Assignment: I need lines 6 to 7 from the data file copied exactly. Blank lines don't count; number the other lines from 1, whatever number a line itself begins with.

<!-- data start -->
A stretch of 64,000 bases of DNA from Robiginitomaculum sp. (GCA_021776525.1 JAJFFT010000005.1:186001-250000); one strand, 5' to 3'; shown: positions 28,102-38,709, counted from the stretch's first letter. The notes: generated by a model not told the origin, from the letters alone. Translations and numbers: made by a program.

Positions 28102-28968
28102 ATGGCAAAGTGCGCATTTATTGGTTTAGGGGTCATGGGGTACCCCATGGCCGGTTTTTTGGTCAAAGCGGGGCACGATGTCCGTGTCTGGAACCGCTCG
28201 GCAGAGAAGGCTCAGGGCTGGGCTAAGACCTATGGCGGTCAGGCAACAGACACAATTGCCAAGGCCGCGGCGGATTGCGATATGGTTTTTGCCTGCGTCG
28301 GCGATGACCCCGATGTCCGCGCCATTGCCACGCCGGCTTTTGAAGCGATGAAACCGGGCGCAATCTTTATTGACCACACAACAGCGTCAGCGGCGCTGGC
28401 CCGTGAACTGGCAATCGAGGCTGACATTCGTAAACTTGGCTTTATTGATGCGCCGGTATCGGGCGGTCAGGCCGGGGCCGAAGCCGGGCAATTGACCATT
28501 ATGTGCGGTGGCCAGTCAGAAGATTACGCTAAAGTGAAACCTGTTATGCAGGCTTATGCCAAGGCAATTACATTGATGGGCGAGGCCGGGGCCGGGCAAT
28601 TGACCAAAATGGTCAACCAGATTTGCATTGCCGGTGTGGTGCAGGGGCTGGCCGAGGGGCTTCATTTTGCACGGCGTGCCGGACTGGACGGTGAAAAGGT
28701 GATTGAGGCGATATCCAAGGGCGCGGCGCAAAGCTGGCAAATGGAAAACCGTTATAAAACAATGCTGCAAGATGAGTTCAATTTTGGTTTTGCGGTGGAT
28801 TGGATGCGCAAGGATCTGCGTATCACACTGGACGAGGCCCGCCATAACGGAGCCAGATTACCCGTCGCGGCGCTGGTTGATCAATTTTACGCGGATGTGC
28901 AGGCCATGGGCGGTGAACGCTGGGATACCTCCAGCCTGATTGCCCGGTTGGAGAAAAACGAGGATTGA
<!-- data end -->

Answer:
28401 CCGTGAACTGGCAATCGAGGCTGACATTCGTAAACTTGGCTTTATTGATGCGCCGGTATCGGGCGGTCAGGCCGGGGCCGAAGCCGGGCAATTGACCATT
28501 ATGTGCGGTGGCCAGTCAGAAGATTACGCTAAAGTGAAACCTGTTATGCAGGCTTATGCCAAGGCAATTACATTGATGGGCGAGGCCGGGGCCGGGCAAT